Analysis of a Kayaking Photo Shoot

Lisa from the wonderful blog Travelin’ Local was asking how many images I shot when I photographed the kayakers a few days ago on the Cowichan River. The number was 363 images shot in a time span of 45 minutes. While this may seem like quite a lot of photos I thought I would discuss the techniques I use for sports and other high speed events. This also explains why I can often shoot 1,000 plus photos per day easily when shooting sports or aerial photographs.

Canoeing on the Cowichan River, Vancouver Island, British Columbia

Canoeing on the Cowichan River, Vancouver Island, British Columbia

The cameras I use, a Nikon D300 and Nikon D2X are capable of 6 photos per second and 5 photos per second in their standard configuration. For high speed events it would seem like the logical approach would be to set the cameras for 5 or 6 frames per second, hold your finger on the release and figure out what to use later. Unfortunately there are a number of reasons this doesn’t work. Primary in this approach is that the cameras have to buffer the images as the data is piling up quicker than the camera can upload to the compact flash memory that is installed. Shooting RAW, my Nikon D300 can store a maximum of approximately 17 of these RAW images. My Nikon D2X can store somewhere around 15. What does this mean in a real life situation? With the D300 and D2X I can shoot for 3 seconds and my camera shuts down. At this point I basically have a paperweight until the camera manages to transfer the images to the storage card. Being a little of a cheapie, I tend to buy older cards that do not have really fast write speeds. I use Sandisk Ultra II cards in my D300 and these cards write (according to tests by Rob Galbraith) at 9.4mb per second. If I do the math correctly then, my blast of 17 RAW files (20mb each) in under 3 seconds will take 36 seconds to upload to the card. While I can shoot the odd image during this time it can be very frustrating to try and shoot and have the camera not react. With the Nikon D2X the situation is even worse as the write speed to the cards is somewhere around 3mb per second. What are the solutions to this problem?

There are a few. Purely from the camera and card end of the issue, the newer expensive cameras write quicker and have larger buffers but you pay for this. Professional sports shooters are using cameras like the Nikon D3 at a cool $6,000 for the body only. Want lenses, spend more money. The other factor is the write speeds of the memory cards. The latest state of the art cards will write at about 30mb per second with a modern high end camera. Next time you are at a football game you will know why the pros are using outrageously expensive cameras and cards. My SanDisk Ultra II 4 GB cards were on sale at Costco for $10 each, a state of the art card will run you $70.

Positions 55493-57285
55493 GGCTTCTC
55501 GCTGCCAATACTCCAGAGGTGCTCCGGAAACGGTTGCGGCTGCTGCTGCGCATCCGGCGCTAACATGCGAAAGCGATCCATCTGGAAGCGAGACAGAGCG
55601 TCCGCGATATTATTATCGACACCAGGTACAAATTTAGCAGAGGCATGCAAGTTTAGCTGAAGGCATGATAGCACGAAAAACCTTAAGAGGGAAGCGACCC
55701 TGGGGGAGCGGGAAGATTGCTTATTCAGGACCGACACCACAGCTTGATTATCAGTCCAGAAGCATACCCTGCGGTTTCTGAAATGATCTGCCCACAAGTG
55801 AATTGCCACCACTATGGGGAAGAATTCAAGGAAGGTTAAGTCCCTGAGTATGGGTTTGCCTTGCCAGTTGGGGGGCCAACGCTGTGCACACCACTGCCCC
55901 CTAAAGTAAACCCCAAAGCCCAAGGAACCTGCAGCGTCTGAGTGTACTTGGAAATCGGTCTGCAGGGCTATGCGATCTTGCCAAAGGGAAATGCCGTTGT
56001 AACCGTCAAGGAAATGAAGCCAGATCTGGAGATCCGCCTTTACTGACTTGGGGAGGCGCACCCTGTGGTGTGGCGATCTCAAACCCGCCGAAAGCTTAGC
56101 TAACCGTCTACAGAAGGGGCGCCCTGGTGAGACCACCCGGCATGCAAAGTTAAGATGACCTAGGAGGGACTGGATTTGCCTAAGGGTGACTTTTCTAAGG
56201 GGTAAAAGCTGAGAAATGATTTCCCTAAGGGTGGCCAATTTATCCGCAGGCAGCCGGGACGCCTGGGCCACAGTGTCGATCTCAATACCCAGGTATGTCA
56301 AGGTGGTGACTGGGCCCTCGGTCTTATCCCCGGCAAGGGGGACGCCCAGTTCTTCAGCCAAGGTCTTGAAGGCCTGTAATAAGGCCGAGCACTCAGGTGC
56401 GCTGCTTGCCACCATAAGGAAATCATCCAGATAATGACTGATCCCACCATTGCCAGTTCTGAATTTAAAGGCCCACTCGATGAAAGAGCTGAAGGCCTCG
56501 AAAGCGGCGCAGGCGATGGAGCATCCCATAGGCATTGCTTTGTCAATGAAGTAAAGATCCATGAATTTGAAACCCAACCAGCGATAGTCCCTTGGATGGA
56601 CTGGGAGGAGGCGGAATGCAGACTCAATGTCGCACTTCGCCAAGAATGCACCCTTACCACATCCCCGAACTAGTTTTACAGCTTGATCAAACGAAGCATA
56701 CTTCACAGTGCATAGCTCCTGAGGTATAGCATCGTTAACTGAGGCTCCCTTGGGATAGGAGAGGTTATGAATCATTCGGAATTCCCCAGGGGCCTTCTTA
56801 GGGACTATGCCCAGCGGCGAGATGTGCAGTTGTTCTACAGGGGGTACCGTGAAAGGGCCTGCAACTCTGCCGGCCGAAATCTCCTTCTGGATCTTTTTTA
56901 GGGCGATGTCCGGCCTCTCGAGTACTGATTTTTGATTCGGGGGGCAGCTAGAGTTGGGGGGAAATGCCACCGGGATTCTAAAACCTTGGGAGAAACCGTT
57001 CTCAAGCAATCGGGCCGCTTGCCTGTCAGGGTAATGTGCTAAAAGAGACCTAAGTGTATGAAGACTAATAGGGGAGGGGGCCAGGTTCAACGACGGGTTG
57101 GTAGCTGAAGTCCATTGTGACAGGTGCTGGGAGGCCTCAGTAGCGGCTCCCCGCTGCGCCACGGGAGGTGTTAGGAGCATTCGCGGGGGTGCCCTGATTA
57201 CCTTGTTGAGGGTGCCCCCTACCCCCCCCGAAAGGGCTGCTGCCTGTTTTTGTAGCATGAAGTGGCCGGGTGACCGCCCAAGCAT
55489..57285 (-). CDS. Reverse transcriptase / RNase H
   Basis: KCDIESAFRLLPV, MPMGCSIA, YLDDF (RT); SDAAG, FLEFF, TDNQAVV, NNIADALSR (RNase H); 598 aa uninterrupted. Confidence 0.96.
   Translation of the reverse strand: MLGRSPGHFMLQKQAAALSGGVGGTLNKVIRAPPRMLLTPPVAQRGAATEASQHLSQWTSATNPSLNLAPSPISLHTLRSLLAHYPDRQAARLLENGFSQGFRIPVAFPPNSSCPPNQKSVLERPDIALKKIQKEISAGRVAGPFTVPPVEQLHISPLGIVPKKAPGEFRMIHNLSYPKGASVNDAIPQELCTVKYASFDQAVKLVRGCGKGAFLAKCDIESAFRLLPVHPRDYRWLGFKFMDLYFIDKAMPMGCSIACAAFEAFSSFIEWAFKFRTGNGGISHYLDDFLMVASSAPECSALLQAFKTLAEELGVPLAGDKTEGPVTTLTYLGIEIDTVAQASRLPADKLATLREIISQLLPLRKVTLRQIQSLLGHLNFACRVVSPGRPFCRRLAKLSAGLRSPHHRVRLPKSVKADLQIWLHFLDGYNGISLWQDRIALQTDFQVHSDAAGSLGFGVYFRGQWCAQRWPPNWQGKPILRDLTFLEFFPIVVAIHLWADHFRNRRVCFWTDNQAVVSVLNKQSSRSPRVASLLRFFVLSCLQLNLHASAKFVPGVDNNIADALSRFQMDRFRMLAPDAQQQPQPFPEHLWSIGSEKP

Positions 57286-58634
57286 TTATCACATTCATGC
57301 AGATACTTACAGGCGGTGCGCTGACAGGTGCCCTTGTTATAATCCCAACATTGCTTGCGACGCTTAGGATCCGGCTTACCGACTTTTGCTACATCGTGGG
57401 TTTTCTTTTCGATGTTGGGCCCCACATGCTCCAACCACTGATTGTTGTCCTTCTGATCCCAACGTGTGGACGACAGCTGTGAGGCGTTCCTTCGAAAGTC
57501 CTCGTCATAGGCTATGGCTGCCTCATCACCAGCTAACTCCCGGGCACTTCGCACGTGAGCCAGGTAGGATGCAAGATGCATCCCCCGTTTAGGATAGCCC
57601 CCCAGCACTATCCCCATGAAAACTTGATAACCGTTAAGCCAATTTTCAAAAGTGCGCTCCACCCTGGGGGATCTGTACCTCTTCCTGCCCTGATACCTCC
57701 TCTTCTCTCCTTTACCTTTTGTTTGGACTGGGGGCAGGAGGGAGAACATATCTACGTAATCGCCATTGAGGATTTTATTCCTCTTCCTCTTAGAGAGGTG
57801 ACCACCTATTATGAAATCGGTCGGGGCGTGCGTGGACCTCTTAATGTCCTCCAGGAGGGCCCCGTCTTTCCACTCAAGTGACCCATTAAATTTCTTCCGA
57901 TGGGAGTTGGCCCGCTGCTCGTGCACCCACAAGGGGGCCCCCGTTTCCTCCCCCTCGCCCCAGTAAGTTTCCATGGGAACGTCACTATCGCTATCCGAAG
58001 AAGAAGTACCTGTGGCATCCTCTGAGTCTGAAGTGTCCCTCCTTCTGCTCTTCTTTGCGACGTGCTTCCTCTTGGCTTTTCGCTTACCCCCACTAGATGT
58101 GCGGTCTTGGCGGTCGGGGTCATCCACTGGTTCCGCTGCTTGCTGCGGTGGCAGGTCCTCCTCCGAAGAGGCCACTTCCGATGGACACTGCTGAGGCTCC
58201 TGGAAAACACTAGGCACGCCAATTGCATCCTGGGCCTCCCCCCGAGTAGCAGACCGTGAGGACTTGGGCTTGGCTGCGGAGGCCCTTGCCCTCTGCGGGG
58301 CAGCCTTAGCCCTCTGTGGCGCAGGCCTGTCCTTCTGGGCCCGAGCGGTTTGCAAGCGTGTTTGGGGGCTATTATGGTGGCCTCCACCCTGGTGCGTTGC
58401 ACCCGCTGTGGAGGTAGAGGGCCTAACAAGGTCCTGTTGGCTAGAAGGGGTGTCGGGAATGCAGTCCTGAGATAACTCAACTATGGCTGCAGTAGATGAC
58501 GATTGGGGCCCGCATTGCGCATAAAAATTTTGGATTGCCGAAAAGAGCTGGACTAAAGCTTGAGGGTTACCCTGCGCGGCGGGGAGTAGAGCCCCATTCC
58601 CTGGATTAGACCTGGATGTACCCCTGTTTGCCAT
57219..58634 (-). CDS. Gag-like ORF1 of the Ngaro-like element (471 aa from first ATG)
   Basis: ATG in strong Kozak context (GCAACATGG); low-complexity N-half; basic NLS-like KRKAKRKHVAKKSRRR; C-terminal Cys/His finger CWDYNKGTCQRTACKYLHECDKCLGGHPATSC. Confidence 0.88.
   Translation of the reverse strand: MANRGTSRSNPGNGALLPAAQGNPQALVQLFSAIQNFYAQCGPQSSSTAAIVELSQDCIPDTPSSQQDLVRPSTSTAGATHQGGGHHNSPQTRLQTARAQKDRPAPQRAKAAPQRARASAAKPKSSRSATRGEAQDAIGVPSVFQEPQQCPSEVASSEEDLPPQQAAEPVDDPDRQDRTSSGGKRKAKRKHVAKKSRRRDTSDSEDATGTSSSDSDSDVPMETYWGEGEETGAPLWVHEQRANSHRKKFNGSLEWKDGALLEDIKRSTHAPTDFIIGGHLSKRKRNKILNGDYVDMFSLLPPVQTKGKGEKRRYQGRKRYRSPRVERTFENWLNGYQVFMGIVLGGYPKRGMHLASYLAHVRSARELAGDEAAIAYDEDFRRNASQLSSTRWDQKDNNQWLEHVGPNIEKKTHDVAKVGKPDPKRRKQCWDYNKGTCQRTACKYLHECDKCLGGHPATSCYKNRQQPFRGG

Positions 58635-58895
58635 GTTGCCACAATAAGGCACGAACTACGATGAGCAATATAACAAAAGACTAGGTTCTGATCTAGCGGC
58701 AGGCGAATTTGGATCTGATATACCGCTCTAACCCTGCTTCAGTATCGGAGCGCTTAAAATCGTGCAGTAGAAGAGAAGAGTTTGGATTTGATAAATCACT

As I don’t shoot sports professionally I have taken a different approach to this scenario. I typically will set my camera for around 3 photos per second. While it would be useful to have more than that it’s not worth an extra $4,000 for the amount of sports work I do. Rather than hold my finger down on the shutter and let it fly I take a blast of images for perhaps 1 second at the peak of the action. This can be followed by another blast if needed. Typically this will give me somewhere in the range of 6 or 8 photographs to work with. In the case of the kayaking slalom that I just photographed I can likely shoot about 40 images this way of each individual if I desire. This is without rendering the camera into a paperweight. Other techniques are to shoot with 2 cameras if possible or shoot JPEG images (at 6MB per image therefore tripling my D300 buffer to about 50 images), something that I don’t like to do.

In the real world does this really matter, do you need high speed memory cards or the latest high end cameras? Probably not unless you push them to the extremes. You need to look at your shooting style and buy accordingly. Expensive cards are a waste of money if you photograph landscapes or shoot 1,000 photos a year. Expensive cameras weigh tons and are built to shoot 6 plus photos per second with a life of about 300,000 images. Not many of us do that!

Here’s an example of a few short blasts shot within a 3 second time span and the final 2 images I pulled from the selection. I’m sure you may have a few questions from this discussion, I’ll answer any that are commented.

Kayaking, Cowichan River, Vancouver Island, British Columbia

Image number 1 - Whitewater Kayaking, Cowichan River, Vancouver Island, British Columbia

Kayaking, Cowichan River, Vancouver Island, British Columbia

Image number 2 - Whitewater Kayaking, Cowichan River, Vancouver Island, British Columbia

Kayaking, Cowichan River, Vancouver Island, British Columbia